The International Film Festival Rotterdam (IFFR) has used film to reflect on European culture, politics and identity.
The State Of Europe programme at this year’s IFFR was the brainchild of artistic director Rutger Wolfson.
In advance of the European elections, he wanted the festival to reflect on European culture, politics and identity.
As he wrote: ‘The historical project of the European unification has lost much of its lustre. Peace and prosperity, the two main forces that have driven Europe, are still relevant today but feel worn out.
“Politicians seem unable to convey a convincing alternative future perspective and many citizens are angry, disillusioned or have lost interest completely.”
Rising debt, the spectre of nationalism, the colonial legacy and the tension between EU Member states are all factors in the modern Europe.
For his programmers, this huge subject initially seemed daunting – a project for historians and politicians from the EU’s 28 member states, perhaps, but not necessarily one for film curators.
“It took the programmers two or three months before we saw opportunities,” says programmer Gertjan Zuilhof.
“Now, I am quite happy because it (The State Of Europe) gives an opportunity to show there is important, very vital cinema still going on in Europe. At the beginning of the idea, it was mainly political and there was no connection with cinema.”
Gradually, the programmers saw ways of interweaving the cinematic and political elements. They were also reassured that The State Of Europe wouldn’t be off putting to the festival’s non-European guests. Outsiders, they discovered, are intensely curious about the European culture and politics.
“For me as a programmer, to a certain extent I ignored political questions,” says Gerwin Tamsma, who has overseen the Grand Tour sidebar, which is intended to take festivalgoers on a journey through contemporary European cinema.
In programming Clio Barnard’s The Selfish Giant, Tamsma wasn’t trying to make a political point, although he acknowledges the film has a strong political dimension.
He says: “The film speaks for itself. It is not only a political statement. Firstly, it is cinema. Even if it is ‘Loachian’, it doesn’t mean Clio Barnard has the same political views as Ken Loach.”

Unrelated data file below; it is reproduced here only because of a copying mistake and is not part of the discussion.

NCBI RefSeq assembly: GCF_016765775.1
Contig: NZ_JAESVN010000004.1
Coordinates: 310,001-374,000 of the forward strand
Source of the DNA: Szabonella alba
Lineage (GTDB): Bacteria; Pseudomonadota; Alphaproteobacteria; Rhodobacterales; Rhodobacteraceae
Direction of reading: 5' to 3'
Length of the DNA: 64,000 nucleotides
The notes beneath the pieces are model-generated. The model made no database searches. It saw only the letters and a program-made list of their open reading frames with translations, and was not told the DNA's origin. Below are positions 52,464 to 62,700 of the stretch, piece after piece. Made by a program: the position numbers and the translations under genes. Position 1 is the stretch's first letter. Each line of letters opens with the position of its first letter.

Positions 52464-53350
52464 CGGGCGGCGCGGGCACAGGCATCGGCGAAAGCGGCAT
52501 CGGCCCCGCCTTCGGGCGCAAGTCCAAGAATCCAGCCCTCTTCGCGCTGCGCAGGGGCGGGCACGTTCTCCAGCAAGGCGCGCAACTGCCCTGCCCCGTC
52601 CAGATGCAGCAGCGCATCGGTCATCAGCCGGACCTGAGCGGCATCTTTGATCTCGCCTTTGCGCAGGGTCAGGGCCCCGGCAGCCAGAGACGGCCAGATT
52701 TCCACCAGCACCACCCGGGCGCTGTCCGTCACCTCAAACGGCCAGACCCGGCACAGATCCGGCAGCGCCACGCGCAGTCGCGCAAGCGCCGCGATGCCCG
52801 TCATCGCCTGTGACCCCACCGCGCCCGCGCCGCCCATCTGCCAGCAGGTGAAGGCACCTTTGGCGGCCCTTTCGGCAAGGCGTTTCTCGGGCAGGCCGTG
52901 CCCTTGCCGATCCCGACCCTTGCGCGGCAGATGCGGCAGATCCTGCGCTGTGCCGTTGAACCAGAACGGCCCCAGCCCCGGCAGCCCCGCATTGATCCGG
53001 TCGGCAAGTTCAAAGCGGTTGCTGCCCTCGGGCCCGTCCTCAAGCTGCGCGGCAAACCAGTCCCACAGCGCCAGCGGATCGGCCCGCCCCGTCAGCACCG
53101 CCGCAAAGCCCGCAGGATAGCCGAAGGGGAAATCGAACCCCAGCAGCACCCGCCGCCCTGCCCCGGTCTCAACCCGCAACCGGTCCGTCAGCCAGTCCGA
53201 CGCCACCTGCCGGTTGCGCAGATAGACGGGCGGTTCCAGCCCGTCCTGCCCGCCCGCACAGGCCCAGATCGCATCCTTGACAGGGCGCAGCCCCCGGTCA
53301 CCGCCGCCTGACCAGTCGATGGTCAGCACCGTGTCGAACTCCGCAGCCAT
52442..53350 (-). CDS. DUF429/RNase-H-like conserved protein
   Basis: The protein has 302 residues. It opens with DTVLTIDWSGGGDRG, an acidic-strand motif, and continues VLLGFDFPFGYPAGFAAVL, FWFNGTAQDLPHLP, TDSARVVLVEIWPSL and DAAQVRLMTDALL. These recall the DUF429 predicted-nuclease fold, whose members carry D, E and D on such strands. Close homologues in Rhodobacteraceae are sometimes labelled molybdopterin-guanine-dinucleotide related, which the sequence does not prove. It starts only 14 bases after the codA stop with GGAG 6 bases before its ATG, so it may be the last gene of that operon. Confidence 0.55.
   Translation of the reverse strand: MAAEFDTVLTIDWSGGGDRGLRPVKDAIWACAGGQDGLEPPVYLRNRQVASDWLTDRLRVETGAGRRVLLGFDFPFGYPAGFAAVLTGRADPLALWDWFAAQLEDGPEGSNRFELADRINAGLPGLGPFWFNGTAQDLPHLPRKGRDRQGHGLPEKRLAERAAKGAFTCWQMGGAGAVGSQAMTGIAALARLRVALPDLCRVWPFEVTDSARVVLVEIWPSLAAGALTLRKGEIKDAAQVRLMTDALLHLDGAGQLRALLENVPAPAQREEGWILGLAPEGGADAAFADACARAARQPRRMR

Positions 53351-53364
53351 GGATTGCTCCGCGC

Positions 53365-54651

Panels and debates
Accompanying the films, there have been debates and panels. “Europe is a big thing and so we organized big talks,” says Zuilhof.
On Sunday, heavyweight German cultural philosopher Peter Sloterdijk was in town to ponder European matters.
He asked for the festival to screen Fall of the Romanov Dynasty, Esfir Shub’s 1927 film and an ominous warning – in the eyes of some observers – of what may be waiting for contemporary Europe.
Zuilhof’s EU-29 programme aims to look at “filmmaking and subjects that are not rooted into European history.”
He wanted to look at work done in the margins and addressing such subjects as immigration and exclusion. One of the films, Karin Junger’s Sexy Money, is not even shot in Europe. Its subjects are Nigerian women who’ve returned home after spending time in Europe, where they ended up in prostitution.
“It is completely shot in Nigeria but the women all have experience in Europe and they talk about that experience,” Zuilhof states.
One of the key films in the section is Claire Simon’s Gare du Nord, set in the vast Paris railway station and exploring the relationship that springs up between a young researcher with Algerian roots and an older French woman.
Mart Dominicus, the Festival’s acting director, cites Gare Du Nord as “a very interesting impression of Europe nowadays, a melting pot not only of different people but also of different stories and different moods.”
He sees Simon as “a figurehead” of the whole programme.
Programmer Evgeny Gusyatinski’s My Own Private Europe ponders questions of European identity and culture in an intimate and personal fashion.
As Tamsma notes, The State Of Europe will remind viewers of Europe’s achievements in cinema and culture but will also show another side of the European project.
“Of course, Europe may have brought many interesting things to the world but there are also many dark things,” he adds. “These films are there to put up a mirror to anyone who cherishes his European superiority complex.”